[whatwg] [canvas] imageRenderingQuality property
oliver at apple.com
Mon Jun 30 17:18:29 PDT 2008
> So now we need to define levels of graphic burden? and at what level
> of burden does the quality suffer? Seems just as hard to define.
> Having the author explicit say "this has to be as high quality as
> possible" or "less can be low quality" seems better and we have
> examples of other specs offering the same kind of control.
No. The whole point is that the UA is in the best position to
identify what the tradeoffs are, not the author -- if you want a flag
to specify the quality to be used then that would require you to
determine what the tradeoffs were yourself, with no substantial
knowledge of what combination any given user was actually using. You
need to realise that different UAs and different platforms have
substantially different performance characteristics.
And that said how would you make the decision yourself anyway? Your
decision will almost always hurt *some* portion of your userbase,
either through lower quality than would otherwise be possible, or by
making a page that is unusable for someone with a lower powered device.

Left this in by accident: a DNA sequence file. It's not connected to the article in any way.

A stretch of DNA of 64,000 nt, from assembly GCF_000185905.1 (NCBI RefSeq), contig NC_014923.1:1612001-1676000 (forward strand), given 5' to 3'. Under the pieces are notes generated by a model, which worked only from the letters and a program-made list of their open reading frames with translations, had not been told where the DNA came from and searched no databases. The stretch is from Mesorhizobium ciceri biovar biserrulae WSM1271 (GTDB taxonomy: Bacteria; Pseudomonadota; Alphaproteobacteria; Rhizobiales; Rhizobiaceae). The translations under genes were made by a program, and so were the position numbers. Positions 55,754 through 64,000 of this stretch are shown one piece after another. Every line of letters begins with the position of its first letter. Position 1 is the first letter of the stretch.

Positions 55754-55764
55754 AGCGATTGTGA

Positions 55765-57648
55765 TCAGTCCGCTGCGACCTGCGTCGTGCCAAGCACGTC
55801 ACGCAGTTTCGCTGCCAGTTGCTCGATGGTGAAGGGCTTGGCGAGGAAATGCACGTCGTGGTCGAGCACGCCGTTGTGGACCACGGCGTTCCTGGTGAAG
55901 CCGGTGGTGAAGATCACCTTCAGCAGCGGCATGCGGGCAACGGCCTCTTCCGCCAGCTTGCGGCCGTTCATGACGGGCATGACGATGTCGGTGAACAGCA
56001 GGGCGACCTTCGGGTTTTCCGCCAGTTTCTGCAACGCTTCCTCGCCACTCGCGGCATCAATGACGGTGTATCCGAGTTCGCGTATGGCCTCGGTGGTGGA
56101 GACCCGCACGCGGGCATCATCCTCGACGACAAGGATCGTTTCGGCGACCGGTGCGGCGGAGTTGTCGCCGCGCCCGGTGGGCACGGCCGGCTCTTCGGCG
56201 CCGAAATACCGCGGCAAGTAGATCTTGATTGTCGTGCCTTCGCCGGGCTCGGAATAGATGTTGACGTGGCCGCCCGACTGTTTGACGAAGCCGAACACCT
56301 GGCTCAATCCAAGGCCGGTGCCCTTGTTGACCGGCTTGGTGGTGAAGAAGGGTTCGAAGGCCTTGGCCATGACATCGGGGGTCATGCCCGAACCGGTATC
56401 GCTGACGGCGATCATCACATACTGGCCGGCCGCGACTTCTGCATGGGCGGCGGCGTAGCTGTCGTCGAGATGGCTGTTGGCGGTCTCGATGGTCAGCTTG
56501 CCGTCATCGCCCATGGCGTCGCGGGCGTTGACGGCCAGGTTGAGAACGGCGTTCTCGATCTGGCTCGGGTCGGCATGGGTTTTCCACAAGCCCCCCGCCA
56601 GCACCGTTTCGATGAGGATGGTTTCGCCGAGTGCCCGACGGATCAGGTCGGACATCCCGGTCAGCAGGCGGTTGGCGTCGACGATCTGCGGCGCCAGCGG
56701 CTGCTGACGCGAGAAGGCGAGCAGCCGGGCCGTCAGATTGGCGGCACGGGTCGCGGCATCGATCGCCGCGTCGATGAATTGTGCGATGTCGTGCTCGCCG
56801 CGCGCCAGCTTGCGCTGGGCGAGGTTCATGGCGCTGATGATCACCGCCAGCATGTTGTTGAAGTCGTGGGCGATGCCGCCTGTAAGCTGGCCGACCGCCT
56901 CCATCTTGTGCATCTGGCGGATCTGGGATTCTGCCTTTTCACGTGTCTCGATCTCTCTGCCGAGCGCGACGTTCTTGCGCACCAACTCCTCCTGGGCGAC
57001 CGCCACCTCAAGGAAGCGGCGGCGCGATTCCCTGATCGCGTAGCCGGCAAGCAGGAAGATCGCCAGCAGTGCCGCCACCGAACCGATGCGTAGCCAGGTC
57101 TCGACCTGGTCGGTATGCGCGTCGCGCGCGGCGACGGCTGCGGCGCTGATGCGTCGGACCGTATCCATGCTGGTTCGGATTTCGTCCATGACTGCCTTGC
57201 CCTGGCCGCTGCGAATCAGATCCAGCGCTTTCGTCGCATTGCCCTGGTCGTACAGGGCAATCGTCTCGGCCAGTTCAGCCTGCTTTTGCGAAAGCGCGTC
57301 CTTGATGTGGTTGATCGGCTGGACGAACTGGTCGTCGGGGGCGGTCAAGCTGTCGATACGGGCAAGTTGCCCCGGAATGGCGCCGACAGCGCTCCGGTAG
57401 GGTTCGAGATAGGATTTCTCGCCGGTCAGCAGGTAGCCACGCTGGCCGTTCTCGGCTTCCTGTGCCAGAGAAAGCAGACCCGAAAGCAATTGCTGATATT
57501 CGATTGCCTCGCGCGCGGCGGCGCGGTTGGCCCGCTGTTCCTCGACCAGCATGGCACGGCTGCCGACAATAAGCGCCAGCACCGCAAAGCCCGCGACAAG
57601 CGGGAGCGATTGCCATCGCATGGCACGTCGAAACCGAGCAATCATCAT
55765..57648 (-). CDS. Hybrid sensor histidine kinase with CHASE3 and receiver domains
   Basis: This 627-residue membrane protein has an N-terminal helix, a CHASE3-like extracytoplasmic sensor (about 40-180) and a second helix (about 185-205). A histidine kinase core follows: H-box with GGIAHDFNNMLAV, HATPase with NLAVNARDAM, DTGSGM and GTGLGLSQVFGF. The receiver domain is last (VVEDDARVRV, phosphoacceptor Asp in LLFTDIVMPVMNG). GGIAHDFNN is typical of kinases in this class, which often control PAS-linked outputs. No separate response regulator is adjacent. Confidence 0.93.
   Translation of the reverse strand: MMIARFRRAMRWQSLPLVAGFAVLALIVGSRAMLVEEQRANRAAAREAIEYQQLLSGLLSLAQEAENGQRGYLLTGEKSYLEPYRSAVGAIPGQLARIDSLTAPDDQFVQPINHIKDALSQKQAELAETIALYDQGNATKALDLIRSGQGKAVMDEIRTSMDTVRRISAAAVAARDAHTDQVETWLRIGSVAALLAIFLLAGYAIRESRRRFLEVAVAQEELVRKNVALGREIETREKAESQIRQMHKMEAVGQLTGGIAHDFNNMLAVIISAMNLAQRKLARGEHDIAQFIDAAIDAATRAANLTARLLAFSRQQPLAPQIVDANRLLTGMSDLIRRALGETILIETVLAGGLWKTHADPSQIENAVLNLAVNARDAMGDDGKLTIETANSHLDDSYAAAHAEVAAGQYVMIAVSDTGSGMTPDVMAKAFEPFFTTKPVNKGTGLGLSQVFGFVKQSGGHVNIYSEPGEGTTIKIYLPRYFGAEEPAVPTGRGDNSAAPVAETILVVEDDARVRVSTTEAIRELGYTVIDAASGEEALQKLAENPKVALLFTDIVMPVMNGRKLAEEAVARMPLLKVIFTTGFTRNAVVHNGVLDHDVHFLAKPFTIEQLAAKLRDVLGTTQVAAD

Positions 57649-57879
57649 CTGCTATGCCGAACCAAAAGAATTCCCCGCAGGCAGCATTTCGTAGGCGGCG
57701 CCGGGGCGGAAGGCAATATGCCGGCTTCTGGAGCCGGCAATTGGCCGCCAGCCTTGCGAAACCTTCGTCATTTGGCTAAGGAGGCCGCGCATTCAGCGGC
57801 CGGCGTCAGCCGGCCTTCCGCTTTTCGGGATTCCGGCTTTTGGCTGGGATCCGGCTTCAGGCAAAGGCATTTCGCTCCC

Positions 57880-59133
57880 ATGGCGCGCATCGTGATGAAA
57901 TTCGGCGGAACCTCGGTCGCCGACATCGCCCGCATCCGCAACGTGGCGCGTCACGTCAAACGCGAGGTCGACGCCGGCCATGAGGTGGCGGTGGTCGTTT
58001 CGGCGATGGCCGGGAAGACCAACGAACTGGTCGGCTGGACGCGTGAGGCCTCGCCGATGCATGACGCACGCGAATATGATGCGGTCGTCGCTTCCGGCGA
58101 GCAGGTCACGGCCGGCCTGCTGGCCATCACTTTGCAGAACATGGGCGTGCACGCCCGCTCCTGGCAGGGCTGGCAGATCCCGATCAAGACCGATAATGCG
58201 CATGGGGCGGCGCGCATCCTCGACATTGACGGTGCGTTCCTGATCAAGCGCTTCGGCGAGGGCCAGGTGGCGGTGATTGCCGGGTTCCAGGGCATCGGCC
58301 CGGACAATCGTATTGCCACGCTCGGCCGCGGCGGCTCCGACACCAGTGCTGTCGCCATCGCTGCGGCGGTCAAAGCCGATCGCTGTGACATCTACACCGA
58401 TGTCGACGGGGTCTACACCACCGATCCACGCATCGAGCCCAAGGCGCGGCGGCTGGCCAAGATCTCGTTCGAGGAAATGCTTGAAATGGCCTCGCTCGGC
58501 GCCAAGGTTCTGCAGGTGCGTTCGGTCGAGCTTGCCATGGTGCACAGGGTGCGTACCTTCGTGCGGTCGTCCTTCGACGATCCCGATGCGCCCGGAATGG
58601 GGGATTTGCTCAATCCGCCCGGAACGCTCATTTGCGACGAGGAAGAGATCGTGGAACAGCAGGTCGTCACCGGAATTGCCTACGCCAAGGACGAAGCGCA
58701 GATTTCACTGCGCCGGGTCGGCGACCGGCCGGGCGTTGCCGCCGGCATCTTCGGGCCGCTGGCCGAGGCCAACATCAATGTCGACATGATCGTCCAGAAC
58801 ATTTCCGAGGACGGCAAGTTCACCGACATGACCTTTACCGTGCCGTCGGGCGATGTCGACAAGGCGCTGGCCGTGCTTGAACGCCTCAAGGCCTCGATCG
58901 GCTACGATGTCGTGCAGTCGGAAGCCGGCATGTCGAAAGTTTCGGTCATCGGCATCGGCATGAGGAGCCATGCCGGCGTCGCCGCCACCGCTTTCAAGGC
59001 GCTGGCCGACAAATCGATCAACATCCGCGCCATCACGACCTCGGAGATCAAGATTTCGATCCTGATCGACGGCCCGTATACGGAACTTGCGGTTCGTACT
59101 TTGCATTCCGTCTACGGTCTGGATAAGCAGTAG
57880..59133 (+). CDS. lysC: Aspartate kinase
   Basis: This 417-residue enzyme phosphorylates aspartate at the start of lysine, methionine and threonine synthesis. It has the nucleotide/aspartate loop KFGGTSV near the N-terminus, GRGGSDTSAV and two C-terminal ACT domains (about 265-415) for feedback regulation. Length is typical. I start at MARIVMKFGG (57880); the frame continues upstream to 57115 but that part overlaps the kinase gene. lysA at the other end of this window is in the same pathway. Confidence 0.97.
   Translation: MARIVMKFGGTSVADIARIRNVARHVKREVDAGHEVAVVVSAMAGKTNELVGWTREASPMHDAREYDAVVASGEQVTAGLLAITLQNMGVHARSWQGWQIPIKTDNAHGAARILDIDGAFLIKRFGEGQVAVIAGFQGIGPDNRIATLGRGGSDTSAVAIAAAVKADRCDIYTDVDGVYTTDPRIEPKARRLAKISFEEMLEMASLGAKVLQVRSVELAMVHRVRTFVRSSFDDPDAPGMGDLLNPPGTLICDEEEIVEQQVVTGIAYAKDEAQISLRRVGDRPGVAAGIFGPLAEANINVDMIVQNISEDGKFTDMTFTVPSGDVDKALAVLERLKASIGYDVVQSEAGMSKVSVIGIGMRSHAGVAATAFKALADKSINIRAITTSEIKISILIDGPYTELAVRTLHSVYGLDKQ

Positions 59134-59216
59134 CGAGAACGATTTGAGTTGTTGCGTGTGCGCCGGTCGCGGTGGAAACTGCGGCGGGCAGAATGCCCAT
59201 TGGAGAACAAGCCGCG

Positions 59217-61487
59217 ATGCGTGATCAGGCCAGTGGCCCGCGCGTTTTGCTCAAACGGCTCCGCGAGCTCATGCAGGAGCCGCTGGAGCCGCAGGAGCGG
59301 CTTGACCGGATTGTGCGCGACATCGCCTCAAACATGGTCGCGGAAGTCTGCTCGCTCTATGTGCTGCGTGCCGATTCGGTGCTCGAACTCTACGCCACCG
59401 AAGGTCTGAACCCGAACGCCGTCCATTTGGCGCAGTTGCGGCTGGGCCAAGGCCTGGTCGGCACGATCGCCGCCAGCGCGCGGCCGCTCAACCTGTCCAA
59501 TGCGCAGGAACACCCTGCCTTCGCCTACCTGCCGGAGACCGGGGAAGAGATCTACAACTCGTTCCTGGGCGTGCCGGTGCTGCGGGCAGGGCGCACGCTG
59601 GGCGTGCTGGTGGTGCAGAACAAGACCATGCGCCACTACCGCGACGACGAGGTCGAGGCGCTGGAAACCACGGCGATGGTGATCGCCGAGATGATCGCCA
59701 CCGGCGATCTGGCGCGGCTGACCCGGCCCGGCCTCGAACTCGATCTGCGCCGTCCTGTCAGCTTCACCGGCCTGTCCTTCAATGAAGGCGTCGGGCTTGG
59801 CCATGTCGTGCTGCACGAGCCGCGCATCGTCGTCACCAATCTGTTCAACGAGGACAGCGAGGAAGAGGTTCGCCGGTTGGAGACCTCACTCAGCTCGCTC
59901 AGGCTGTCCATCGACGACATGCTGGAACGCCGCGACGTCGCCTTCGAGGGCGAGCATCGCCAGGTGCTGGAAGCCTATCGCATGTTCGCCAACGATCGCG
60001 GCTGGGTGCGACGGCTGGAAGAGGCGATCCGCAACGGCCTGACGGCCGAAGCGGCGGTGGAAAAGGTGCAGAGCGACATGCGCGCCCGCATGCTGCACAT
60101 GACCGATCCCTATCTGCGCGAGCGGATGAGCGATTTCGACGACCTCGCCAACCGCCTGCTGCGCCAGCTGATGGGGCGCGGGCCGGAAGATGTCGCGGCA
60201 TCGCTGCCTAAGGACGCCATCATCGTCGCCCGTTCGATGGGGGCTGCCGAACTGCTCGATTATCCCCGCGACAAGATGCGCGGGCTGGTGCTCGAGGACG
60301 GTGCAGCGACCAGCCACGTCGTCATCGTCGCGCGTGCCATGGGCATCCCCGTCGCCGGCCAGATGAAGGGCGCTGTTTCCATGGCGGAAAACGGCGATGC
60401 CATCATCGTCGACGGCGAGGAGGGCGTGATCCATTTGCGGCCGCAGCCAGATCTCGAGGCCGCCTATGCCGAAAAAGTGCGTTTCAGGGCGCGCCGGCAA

And then, after you've made that decision you will start getting some
people saying UA1 looks better than UA2 because you underestimated
performance of the UAs, and UA1 ignores the flag. Or you'll get
people saying UA1 is unusable because you found it was slow in UA2, so
you dropped the quality setting -- which UA1 ignores, but then a year
later you get people saying UA1 looks better again because hardware is
faster so it now do its higher quality rendering without any problem
-- but UA2 is still using the low quality path. Finally you test on
UA1 and UA2, and find your site looks good in one, but is too slow in
the other, do you now lower the quality in both so that your site is
usable in both, or do you try and make the decision in JS at runtime?
If the latter you now have quite a bit more work to do. How do you
determine the performance of a particular UA/platform combination? JS
performance is not the same as canvas, so you have to manually test
canvas performance, so you are now trying to hand code what could
already be built into the UA. Alternatively you could just try to
take the lazy path and do a UA check, and try to determine the
performance based on UA but now you have *all* of the standard UA
check problems, and you still can't test the real performance because
you don't know what hardware you're on.
If the UA makes its own decisions about performance, it can make a
decision based on a wide range of information that you do not have any
access to, in addition to being aware of the specific costs of certain
operations (eg. a UA could choose to lower the quality of only a
single operation, like image scaling, but leave other operations at
their standard fidelity -- trying to do this in a flag would be both
horrifically complicated for authors *and* would represent tremendous
over specification by the standard)
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